1491 c/o Glen Binger

Male Postpartum Depression

Today, the 28th of June 1491, my son, Henry VIII was born. I wanted to smother him. His mother, Elizabeth of York, kept talking about the greatness she saw in his eyes from the second she first looked at them. She never looked at me that way. I was jealous.

When she finally fell asleep, I took him to one of the hallway corridors leading to our bedroom. I wanted to stuff my nightgown down his throat and leave him to suffer beneath a table somewhere. But before I could walk through to the shadows cast by the candles across the way, John, one of our night servants, turned the corner and started shuffling towards us.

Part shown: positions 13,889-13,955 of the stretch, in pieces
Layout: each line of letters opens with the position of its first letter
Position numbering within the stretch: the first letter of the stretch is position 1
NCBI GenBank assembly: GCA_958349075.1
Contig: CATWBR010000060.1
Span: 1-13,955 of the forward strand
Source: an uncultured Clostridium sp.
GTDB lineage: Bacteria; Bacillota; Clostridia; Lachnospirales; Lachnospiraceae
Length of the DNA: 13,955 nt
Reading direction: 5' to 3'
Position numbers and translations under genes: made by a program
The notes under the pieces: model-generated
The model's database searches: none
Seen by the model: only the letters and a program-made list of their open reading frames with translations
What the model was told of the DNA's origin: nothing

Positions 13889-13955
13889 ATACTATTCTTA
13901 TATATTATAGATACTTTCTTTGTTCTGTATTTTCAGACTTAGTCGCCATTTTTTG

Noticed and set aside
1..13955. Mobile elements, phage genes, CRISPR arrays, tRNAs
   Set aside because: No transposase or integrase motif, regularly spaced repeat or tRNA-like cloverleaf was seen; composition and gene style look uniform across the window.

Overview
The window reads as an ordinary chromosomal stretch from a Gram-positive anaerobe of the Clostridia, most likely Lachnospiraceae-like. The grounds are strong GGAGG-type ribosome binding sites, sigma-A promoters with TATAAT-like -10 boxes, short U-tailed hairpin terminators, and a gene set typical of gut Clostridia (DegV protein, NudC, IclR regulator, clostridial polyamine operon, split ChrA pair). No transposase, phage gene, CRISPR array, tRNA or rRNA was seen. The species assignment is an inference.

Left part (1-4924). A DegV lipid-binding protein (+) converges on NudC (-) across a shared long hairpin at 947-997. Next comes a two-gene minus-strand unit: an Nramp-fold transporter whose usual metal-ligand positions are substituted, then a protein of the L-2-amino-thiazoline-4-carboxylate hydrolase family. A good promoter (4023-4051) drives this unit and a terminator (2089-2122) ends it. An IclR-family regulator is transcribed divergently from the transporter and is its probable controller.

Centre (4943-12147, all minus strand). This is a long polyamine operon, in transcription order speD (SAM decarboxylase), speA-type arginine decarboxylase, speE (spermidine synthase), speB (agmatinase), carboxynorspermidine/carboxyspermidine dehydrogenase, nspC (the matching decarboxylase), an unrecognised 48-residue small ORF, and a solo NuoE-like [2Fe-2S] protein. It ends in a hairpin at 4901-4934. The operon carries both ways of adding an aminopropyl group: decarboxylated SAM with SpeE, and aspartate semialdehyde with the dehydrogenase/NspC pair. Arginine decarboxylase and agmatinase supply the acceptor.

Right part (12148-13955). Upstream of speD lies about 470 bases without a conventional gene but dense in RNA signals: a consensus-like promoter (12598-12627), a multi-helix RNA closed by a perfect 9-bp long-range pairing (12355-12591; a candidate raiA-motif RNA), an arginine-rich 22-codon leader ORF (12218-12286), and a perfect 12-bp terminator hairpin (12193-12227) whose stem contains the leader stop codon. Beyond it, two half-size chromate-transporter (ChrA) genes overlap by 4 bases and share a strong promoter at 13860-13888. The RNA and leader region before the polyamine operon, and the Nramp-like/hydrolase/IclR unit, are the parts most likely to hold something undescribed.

“King Henry,” he whispered, “sir, what are you doing up at this hour?”

I sighed and tucked away any facial expression that would illustrate my emotion. “Nothing, John. I had trouble sleeping.”

“I see, showing little Henry the tour?”


“May I get you something? Some tea?”

“No, I’m fine, thank you.” I nodded.

“Okay, well goodnight, sir.”

“Goodnight, John.”

He turned and walked back down the corridor. I held out little Henry. I still wanted to drop him out of the window or something. But for some reason, I did not. I walked him back into the bedroom and placed him in the manger next to our bed. Elizabeth awoke, still drained from the birth, and looked over at me just as I placed him down.

“Is everything okay?”

“Yes, dear. Just heard a noise.”

“Oh. Okay.”

I walked over to her and kissed her on her forehead. It was moist with a thin layer of sweat. She fell back asleep within a moment. I walked around to the other side of the bed and laid down next to her, stared at the ceiling for an hour and fell asleep feeling alone.